Capital FM (Nairobi)

Kenya: Ipsos - Kenyans Want Come-We-Stay Legalised

A new survey conducted by Ipsos Synovate says 64 percent of Kenyans support the legalisation of come -we-stay relationships that have lasted over six months as proposed by the Marriage Bill while 36 percent are against it.

Under the proposed Marriage Bill, Chiefs will have the power to consider cohabitation - popularly referred to as "come-we-stay" arrangements - as marriages and will be required to register them as such.

Ipsos Synovate MD Margaret Ireri said 36 percent of those against the proposed law felt that the period is too short for couples to know each other well, 18 percent argued that laws should not force people to marry, while nine percent felt that women will use it to trap men.

"Men who are against it feel the law can be used by unscrupulous women to trap them into marriages they are not ready for," explained Ireri.

The survey found out that cohabiting was highest in Nairobi where a third of respondents were in this type of union and lowest in the North Eastern region at five percent.

Support for the legislation of 'come-we-stay' relationships is highest in Eastern, Western regions at 74 percent and 71 percent respectively and lowest in North Eastern at 44 percent.

An overwhelming 80 percent of those polled do not support polygamy as compared to 20 percent who do but more men than women support polygamy.

More than a quarter of Kenyans polled in every region support polygamy except for Eastern where over half of respondents (53 percent) support it.

30 percent of those polled said they supported the proposed law because the six months is enough time for couples to know each other well, 22 percent said it will enable the institution of marriage to be taken seriously and 17 percent felt the law will ensure that men do not take advantage of women.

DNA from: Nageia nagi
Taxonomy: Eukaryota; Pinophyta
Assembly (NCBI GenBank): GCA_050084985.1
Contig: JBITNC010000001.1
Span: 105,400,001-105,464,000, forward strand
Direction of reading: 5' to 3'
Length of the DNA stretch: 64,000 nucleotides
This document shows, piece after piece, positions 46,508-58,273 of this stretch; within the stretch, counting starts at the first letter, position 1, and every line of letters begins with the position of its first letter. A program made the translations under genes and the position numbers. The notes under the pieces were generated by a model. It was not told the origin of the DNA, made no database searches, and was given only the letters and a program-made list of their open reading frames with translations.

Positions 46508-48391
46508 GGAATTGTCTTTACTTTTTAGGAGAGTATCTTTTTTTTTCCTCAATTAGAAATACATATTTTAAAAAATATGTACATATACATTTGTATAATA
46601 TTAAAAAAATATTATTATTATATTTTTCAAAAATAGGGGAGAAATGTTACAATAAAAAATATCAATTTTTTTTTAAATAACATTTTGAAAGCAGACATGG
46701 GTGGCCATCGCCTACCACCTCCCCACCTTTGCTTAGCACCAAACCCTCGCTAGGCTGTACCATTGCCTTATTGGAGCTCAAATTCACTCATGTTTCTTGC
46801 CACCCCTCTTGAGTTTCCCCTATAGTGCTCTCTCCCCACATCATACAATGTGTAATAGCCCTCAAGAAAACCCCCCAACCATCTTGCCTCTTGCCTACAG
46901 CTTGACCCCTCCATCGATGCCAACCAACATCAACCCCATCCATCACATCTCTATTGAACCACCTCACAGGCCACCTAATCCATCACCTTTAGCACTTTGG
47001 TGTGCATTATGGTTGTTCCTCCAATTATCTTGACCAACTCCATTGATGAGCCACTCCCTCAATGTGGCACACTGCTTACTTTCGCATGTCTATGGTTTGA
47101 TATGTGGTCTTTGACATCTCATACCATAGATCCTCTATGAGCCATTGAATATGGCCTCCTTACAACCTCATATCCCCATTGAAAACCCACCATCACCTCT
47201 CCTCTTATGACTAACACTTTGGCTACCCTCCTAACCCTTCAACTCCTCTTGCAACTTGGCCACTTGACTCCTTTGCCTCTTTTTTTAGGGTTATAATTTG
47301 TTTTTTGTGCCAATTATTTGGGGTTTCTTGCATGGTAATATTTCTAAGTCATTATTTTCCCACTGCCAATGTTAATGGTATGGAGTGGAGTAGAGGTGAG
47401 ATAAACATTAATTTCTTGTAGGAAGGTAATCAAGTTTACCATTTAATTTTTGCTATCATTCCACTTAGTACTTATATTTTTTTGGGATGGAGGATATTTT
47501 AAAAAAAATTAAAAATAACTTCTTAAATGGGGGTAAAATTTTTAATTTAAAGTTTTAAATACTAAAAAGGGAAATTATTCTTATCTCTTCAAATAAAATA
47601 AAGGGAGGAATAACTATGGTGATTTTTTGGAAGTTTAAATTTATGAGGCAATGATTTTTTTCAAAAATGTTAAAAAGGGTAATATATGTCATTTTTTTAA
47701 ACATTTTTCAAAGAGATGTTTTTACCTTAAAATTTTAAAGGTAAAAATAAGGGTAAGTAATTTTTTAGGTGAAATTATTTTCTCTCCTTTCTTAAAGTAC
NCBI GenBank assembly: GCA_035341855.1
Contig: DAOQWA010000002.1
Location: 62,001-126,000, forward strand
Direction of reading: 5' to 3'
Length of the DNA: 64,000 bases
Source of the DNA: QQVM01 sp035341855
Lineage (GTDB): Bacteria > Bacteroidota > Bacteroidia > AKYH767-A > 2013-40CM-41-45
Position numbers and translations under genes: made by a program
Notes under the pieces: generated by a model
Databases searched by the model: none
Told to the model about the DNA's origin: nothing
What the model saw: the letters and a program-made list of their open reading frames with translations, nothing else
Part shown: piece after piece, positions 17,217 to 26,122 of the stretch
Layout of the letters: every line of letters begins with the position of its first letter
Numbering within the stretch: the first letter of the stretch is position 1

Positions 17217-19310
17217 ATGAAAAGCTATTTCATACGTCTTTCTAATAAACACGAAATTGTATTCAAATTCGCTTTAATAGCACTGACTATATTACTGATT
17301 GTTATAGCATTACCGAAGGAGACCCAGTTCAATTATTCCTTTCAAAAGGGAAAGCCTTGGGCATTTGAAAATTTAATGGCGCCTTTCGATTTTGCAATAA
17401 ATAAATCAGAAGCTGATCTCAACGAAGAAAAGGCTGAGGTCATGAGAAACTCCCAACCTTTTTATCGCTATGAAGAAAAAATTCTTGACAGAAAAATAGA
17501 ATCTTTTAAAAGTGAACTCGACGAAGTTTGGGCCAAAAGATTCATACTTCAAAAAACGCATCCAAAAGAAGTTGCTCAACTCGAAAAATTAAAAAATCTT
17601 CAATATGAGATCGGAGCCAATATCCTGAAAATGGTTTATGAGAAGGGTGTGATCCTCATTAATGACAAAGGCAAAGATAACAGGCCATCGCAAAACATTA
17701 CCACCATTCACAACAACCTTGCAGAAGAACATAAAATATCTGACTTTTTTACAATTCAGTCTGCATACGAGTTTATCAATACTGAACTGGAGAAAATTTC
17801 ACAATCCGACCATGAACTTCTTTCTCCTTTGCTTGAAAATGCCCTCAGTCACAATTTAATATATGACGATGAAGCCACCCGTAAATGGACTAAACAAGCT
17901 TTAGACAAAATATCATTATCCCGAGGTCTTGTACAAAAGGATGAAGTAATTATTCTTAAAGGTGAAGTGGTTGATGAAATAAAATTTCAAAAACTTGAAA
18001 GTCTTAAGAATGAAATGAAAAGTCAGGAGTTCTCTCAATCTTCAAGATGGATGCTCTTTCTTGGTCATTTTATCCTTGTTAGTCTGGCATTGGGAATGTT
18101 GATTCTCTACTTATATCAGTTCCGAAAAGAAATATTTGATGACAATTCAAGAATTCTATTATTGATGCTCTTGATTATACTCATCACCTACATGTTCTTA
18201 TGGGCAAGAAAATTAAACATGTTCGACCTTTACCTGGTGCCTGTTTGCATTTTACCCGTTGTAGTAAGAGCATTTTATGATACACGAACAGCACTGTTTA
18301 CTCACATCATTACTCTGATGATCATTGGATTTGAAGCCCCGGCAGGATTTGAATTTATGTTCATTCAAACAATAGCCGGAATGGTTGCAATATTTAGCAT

11 percent felt it will reduce adultery.

Customary/traditional marriage was the most prevalent by far among 18-24 year olds where 69 percent had this type of marriage compared to less than half in all other age categories.

The Bill recognises Christian, Islamic and Hindu marriage laws as well as marriages consummated under Civil and African Customary law. With the exception of marriages contracted under either customary or Islamic law, all other marriages are presumed to be monogamous, so those cohabiting have to agree to have monogamous unions.

In the Ipsos Synovate poll, majority of those who are married have been in their unions for more than five years (70 percent). Slightly over one quarter (26 percent) have been in their unions for between one and five years.

64 percent of the respondents in the survey were single, 32 percent married, two percent divorced and one percent widowed or separated. Rural areas had a higher percent of single respondents. (68 percent compared to married 29 percent).

In urban areas single respondents formed 58 percent of those sampled and married 38 percent.

The proportion of married respondents decreased with education levels. While 89 percent of respondents with no formal education were married, only 42 percent of those with university education were married.

The proportion of those married increased with age with 18-24 years old having the lowest percentage (24%) compared to 35-45years old (90 percent) and those over 45 year old (87 percent)

Rift Valley and Eastern had the highest proportion of married people at 73 percent and 71 percent respectively. North Eastern and Nairobi region had the fewset married people at 40 percent and 45 percent respectively.

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